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  26. Kamouna is from Egypt. African average IQ is around 70, with northern Africa about 80-85. That is why he is so dumb.

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  27. I think researchers who want to elevate the complexity blog should start offering to write guest posts -- and these guest posts need to include LaTex (or whatever mathematical formula-rendering Blogger supports). I'll email Bill with a suggested topic of my own, but seriously, I'm the juniorest kid on the block here. Why not tell other people about the cool paper you just read?

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  28. Just to point-out the obvious, the STEM community's posters stand on mighty shaky grounds when they criticize the STEM community's bloggers.

    The entire "first-name" cadre of mathematics bloggers—Bill, Lance, Scott, Dick, Gil, Terry, Tim, Dave (and others)—is doing an outstanding job IMHO.

    In contrast, of 27 responding comments on Lance's important topic, so far the overall quality has been ... well ... not what Lance must have hoped to elicit.

    Posts that are irrelevant and/or toxic are easy to ignore ... but the lack of good posts (to date) is impossible to ignore ... and perhaps signals to the Simon Foundation that investing their resources wisely won't be easy.

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  29. I agree with the professor here. Miami University (OH) is a very misleading name. Some rich SOB should do something about it.

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  30. Lance, I think you really need to make the comments moderated. Too much graffiti on the playground.

    Free registration for conferences would be great and not too expensive. The Simons Symposium on Theory of Computing. SSTOC.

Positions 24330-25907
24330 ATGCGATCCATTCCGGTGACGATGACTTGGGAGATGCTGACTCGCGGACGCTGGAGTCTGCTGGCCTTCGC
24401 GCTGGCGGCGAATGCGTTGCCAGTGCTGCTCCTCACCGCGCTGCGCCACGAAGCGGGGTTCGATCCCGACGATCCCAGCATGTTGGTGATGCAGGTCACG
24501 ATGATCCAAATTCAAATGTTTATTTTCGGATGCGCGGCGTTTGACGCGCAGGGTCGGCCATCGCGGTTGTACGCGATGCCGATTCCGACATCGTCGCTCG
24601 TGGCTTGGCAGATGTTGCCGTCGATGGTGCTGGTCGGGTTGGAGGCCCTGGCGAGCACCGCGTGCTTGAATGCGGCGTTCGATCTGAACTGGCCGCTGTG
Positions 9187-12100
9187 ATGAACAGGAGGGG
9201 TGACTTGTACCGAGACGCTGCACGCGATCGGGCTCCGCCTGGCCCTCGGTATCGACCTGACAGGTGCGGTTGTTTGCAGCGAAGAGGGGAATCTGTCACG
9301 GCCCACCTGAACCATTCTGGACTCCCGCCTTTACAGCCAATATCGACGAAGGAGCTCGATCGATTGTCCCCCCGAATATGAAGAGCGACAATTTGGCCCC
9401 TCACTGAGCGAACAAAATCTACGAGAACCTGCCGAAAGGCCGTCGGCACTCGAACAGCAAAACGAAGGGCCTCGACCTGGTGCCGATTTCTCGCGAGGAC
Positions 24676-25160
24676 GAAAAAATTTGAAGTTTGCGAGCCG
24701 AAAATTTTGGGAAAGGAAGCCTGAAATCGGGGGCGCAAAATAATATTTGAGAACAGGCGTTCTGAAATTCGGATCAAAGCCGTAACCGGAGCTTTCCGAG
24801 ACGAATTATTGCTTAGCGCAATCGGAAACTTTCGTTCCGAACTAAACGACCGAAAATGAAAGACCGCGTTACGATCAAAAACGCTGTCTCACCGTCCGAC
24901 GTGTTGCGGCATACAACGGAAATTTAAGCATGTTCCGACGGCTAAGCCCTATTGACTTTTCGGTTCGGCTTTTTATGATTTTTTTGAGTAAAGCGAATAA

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  31. Perhaps the best investment would be to create a substantial middle school / high school combinatorics and computing curriculum, then train some of the theoreticians who did not get a postdoc but are good and like to teach to get positions in schools to teach it. Subsidize these teacher salaries (in many school districts salaries for people with PhDs are already quite high). Publicize competitions like the Math Olympiad and support it.

    [In some states: Use the bucks to force through reforms that allow these folks to become teachers.]

    It is far from impossible to do science -- especially CS and Math -- while teaching school. You have three months to do research (yes, the 150M could also support such activities, or better, leverage NSF/DOE/DEd funds to sponsor it.)
    If teaching became respectable -- and at least mildly decent-paying, it would open a huge labor market. And, in a nice positive feedback, the presence of a large number of well-educated and very smart people in teaching would change the image of the profession.

    As for the cost of a university today, how much did Stanford or Duke pay originally? I believe 300M made Booth the name of a business school.

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  32. I would use the money to add new tenure track positions and hire recent grads and post docs. Like someone else said too many good candidates end up leaving the field because a lack of opportunity.

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  33. Give money to develop computational complexity in subsaharan Africa. There is a lot of unchecked talent in the bushes. Establish a special unnamed award for African-origin contributions to the computation theory, and name it after the first negroid researcher who publishes a notable result.

    This is very cost effective. With salaries 300$ a year, Africa has very cost effective population. If you pay your fellows three times that amount, you can have over 6000 fellows. That is, assuming budget 6 million per year, 6000 top brains, a lot more than what you can do in USA. The field will explode, and P vs NP will be solved in no time.

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  34. lance why aren't you getting any quality feedback ? Should we retire weblog.fortnow.com ....

    i dont know anymore, i am worried about the deteriorating quality replies ... is there something that could be done here ?